The Stability Plan also calls for the implementation of two lending initiatives. The first, the Consumer and Business Lending Initiative (the CBL Initiative) - to be funded by up to $1 trillion - is intended to revive the secondary lending markets and reduce borrowing costs. The CBL Initiative recognizes the important role that securitization plays in freeing up funds to allow additional loans to be made. The CBL Initiative, by expanding the resources of the Term Asset-Backed Securities Loan Facility (TALF), which was announced in November of last year but will not commence funding until March 25, will support the purchase and packaging of loans by providing financing to private investors. The initial plan is to use $100 billion of Treasury funds to leverage $1 trillion in lending from the Federal Reserve. In addition to expanding the resources of the TALF program, the CBL Initiative also expands its reach to include commercial mortgage-backed securities. Moreover, the CBL Initiative will remain free to include other asset classes in the future, including residential mortgage-backed securities and assets collateralized by corporate debt.
The second lending initiative, the Small Business and Community Lending Initiative (the SBCL Initiative), seeks to address the damage inflicted upon small businesses as a result of increased capital constraints of banks and the inability to sell Small Business Administration (SBA) loans on the secondary market. While funding levels have yet to be disclosed, the SBCL Initiative will be used to finance the purchase of SBA loans in an effort to unfreeze the secondary markets. The SBCL Initiative will also increase the government's guarantee on SBA loans to 90 percent and reduce fees and paperwork related to the processing of small-business loan applications.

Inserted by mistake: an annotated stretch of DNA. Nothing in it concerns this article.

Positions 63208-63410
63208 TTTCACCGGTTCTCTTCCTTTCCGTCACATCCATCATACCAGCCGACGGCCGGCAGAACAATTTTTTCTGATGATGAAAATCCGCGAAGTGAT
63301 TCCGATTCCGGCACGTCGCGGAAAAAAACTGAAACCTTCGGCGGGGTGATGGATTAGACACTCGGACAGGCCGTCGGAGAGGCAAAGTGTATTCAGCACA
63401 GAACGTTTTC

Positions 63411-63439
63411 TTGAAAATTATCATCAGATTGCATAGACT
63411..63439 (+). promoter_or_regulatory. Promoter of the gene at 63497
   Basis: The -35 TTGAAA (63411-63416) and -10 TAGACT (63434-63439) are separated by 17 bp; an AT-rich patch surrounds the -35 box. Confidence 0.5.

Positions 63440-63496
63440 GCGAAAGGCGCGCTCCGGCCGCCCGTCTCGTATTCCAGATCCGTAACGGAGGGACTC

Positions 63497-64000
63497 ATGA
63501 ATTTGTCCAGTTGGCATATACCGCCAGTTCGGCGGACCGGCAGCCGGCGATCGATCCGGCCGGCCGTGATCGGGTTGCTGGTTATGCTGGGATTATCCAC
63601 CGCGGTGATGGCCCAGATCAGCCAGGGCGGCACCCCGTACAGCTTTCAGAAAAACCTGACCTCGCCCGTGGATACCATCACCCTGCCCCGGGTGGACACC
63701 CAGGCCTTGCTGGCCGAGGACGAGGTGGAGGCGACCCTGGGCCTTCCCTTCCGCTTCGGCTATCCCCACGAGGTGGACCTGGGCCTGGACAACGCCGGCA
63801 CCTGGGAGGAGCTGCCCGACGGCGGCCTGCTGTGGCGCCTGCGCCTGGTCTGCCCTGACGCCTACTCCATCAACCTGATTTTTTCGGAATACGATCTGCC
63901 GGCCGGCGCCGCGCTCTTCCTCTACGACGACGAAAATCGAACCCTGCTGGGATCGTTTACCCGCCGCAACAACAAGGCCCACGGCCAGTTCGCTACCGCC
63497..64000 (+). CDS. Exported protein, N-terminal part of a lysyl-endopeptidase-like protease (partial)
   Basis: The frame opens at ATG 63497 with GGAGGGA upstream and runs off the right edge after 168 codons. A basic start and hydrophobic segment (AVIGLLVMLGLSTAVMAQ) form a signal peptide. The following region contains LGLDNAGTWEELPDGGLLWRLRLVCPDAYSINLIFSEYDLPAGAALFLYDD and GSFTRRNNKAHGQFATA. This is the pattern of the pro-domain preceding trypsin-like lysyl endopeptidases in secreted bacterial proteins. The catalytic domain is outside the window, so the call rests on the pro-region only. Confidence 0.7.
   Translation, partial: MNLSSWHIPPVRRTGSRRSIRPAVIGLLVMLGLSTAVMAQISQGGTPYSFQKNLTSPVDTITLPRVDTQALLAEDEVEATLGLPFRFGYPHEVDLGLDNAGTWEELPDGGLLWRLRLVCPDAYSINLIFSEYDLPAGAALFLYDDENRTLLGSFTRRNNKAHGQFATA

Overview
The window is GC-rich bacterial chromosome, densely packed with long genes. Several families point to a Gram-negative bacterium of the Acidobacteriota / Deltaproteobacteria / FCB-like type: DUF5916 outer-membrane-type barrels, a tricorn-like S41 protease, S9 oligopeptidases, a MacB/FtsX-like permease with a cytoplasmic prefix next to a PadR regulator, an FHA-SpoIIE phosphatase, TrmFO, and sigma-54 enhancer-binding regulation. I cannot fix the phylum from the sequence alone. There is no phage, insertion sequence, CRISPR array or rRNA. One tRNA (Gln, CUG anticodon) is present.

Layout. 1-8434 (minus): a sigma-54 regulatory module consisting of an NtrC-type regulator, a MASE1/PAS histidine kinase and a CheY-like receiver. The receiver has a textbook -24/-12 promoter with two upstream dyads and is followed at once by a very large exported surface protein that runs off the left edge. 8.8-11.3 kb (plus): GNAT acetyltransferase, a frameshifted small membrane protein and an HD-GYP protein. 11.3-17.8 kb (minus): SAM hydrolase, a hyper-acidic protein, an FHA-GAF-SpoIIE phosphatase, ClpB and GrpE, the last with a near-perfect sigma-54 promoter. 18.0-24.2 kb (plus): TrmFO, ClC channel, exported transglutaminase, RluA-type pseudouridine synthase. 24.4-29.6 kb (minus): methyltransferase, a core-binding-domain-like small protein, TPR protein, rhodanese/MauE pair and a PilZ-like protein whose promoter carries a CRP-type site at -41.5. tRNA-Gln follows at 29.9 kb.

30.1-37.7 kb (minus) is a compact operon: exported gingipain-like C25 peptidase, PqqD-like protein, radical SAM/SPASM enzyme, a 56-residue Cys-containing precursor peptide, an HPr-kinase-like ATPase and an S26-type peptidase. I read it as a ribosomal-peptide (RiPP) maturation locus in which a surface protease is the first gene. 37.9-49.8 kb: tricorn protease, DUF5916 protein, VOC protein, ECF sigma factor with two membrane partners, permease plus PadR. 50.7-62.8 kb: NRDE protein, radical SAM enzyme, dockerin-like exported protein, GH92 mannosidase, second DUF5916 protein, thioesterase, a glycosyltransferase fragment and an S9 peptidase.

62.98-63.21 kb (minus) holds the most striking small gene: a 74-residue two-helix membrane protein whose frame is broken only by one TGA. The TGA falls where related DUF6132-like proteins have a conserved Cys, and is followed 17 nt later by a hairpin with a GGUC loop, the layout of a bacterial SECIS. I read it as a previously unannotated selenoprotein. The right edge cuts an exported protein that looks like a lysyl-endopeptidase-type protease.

Finally, the Stability Plan had initially called for a comprehensive mortgage foreclosure relief program with government funding of up to $50 billion. Since the time of the announcement, however, the funding level has been increased to $75 billion, with details more clearly set forth in President Barack Obama's announcement of the Homeowner Affordability and Stability Plan (the Homeowner Plan) and the component "Making Home Affordable" Loan Modification Program (the Modification Program). The Homeowner Plan is intended to help seven million to nine million homeowners restructure or refinance their mortgages in order to avoid foreclosure. It recognizes that many homeowners are unable to refinance and take advantage of historically low rates due to a precipitous decline in property values. The decline has left these homeowners owing more than what their homes are worth. The Homeowner Plan provides the opportunity for these homeowners to refinance through Fannie Mae and Freddie Mac.